Trade Paperback, 384 pages
Duncan Kincaid and Gemma James Series #15
In the past. . .home to the tragically destroyed Great Exhibition, a solitary thirteen-year-old boy meets his next-door neighbor, a recently widowed young teacher hoping to make a new start in the tight-knit South London community. Drawn together by loneliness, the unlikely pair forms a deep connection that ends in a shattering act of betrayal.My Thoughts:In the present. . .On a cold January morning in London, Detective Inspector Gemma James is back on the job while her husband, Detective Superintendent Duncan Kincaid, is at home caring for their three-year-old foster daughter. Assigned to lead a Murder Investigation Team in South London, she's assisted by her trusted colleague, newly promoted Detective Sergeant Melody Talbot. Their first case: a crime scene at a seedy hotel in Crystal Palace. The victim: a well-respected barrister, found naked, trussed, and apparently strangled. Is it an unsavory accident or murder? In either case, he was not alone, and Gemma's team must find his companion—a search that takes them into unexpected corners and forces them to contemplate unsettling truths about the weaknesses and passions that lead to murder. Ultimately, they will question everything they think they know about their world and those they trust most.
The Sound of Broken Glass by Deborah Crombie is highly recommended.
In London’s Crystal Palace area, Barrister Vincent Arnott is found murdered at the squalid Belvedere Hotel. Arnott, who was strangled, was left naked and trussed up in a compromising position. This is Gemma James' first case as a Detective Chief Inspector (DCI) for Scotland Yard's South London team. Detective Sargent Melody Talbot is back as Gemma's assistant in the investigation. In the meantime, Gemma's husband, Detective Superintendent Duncan Kinkaid, is currently on leave as a stay at home father for the children because the orphaned three year old they are hoping to adopt, Charlotte, needs some extra TLC.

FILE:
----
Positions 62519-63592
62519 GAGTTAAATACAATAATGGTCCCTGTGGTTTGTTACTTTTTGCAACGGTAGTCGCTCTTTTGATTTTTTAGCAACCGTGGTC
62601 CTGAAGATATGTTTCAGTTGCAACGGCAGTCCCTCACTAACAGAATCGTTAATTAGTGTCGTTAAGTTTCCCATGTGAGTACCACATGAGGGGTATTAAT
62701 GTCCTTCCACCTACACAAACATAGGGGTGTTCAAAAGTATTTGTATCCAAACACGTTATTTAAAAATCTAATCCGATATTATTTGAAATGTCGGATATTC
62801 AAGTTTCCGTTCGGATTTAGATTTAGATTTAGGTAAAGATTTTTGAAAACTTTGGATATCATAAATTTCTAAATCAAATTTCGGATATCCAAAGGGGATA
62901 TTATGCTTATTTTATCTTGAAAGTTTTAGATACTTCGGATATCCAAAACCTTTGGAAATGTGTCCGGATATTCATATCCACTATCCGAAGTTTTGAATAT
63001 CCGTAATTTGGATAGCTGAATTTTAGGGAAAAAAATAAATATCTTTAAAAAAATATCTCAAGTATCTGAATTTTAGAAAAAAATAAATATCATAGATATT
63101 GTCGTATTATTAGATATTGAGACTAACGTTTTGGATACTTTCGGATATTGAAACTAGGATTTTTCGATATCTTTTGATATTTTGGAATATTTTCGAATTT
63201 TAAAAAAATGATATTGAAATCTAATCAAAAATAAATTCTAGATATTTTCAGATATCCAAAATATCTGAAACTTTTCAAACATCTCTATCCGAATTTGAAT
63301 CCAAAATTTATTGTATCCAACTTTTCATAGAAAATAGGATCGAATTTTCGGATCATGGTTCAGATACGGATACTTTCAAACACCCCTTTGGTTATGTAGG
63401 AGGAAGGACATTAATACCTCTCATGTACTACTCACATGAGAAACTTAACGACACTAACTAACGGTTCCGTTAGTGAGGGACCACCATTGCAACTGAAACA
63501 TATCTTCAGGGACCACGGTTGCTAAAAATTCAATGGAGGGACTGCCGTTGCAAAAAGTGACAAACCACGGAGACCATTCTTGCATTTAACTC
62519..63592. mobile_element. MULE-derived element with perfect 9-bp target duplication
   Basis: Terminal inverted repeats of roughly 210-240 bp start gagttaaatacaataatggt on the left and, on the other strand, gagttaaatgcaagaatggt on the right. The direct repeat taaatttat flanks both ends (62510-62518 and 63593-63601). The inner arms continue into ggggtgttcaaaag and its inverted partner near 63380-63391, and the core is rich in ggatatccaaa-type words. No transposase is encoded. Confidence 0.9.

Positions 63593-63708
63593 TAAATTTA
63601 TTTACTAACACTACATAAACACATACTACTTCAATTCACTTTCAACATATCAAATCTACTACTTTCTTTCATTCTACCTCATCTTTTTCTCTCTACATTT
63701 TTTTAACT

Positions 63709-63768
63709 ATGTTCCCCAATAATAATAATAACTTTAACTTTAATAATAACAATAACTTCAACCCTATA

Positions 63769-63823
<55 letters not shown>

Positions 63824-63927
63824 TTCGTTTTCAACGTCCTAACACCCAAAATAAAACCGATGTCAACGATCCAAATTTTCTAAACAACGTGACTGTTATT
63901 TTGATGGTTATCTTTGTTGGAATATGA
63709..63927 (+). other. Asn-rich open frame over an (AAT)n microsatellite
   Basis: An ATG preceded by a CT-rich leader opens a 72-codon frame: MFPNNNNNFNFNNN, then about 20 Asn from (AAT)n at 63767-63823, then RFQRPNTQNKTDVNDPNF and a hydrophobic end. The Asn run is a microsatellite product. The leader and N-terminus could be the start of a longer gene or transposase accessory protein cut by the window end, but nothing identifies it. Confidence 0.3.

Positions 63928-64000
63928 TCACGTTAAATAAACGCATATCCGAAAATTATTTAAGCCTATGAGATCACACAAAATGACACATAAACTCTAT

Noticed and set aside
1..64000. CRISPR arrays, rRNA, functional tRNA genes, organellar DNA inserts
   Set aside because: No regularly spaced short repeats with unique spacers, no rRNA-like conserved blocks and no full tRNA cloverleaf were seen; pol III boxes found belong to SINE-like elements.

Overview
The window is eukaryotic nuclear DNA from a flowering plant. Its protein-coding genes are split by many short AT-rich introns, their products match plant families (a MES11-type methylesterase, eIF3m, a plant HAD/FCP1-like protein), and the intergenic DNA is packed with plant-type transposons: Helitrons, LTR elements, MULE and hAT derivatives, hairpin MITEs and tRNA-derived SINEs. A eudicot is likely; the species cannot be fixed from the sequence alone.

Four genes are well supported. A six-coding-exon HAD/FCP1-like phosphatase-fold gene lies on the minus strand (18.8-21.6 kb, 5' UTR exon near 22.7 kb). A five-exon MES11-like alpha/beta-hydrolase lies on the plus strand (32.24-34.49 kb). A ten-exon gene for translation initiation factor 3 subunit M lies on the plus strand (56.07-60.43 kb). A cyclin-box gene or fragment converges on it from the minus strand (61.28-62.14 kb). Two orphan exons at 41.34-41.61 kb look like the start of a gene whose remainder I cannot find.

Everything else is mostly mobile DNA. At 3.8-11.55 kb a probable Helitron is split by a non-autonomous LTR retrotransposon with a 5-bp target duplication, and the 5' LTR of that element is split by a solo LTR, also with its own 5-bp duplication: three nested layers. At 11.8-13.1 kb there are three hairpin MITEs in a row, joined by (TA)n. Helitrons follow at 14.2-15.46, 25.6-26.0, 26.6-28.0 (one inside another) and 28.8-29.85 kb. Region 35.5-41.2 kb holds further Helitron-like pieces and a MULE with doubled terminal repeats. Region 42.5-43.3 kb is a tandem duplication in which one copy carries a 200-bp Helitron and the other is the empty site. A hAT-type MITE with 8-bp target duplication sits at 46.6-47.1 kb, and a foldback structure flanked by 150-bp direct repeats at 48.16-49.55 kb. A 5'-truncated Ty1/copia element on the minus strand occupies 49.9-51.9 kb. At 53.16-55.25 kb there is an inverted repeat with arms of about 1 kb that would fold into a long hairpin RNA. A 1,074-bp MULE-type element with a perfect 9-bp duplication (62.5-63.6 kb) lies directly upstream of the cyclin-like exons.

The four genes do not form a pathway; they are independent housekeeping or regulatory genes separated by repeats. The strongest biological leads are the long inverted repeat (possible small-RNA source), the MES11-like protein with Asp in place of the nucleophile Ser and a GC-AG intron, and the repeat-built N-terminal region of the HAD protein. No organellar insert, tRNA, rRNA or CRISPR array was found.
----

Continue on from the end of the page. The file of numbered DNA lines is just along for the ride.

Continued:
Coincidence leads them to look into Andy Monahan, an up and coming guitarist who happened to be playing at the pub Arnott was last seen at the night before his murder. Arnott was seen exchanging angry words with Andy after Andy punched some loser who approached him in between sets. Melody feels an immediate attraction to Andy when she is sent to interview him. It also turns out that Duncan knows some of the players in the investigation. When another barrister is found murdered in exactly the same way, Gemma and Melody are scrambling to try and piece the clues of these cases together.
At the same time we are following the murder investigation in The Sound of Broken Glass, we are following Andy's past, when he was thirteen years old. He was a poor kid who had to take charge of his mother's wages or she would spend it all at the pub. He had to keep the house clean and make sure his mother went to work every day. His only joy was playing the guitar. Andy also had a couple of rich punks tormenting him, so he also had to watch out for them. When a young widow, Nadine Drake, moved in next door, he finally had an adult who cared about him. She encouraged him, made sure he ate and listened to him play.
Certainly Crombie is a seasoned writer and knows how to please her fan base with her fast paced police procedural series featuring Duncan Kincaid and Gemma James, and their cohorts. The novel sets up the suspense and complex plot wonderfully. This is the 15th novel in Duncan Kincaid and Gemma James Series, so if you haven't been reading the series you might be scrambling a bit to catch up. I have read one or two in the series (I can't remember which ones) so I had some background on the characters. I didn't find it terribly hard to figure out many of the connections between people and fill in missing background information. Or, alternately, it didn't seem to matter if I had the complete picture of all the interpersonal connections. I know I was missing some background stories.
I had one issue, which seems inconsequential, but after numerous times it was written it became annoying. During the investigation Gemma and Melody would pick up sandwiches or something to eat because they were always on the go and hungry. Inevitably Gemma would be described as nibbling her sandwich and never finishing it. For all the food they acquired because they were hungry, they were always nibbling, never eating. It was just too much nibbling for me. Or anytime Gemma or Melody got tea it was never finished. I promise I would not have looked down on any of the characters had they taken some hardy bites of a sandwich or even wolfed it down quickly. And please, drink that tea down. Fluids are important too.
Crombie leaves readers with a tantalizing mystery about the direction the next novel will take. To Dwell in Darkness is due to be released in September 2014.
Disclosure: I received an advanced reading copy of this book from HarperCollins for review purposes.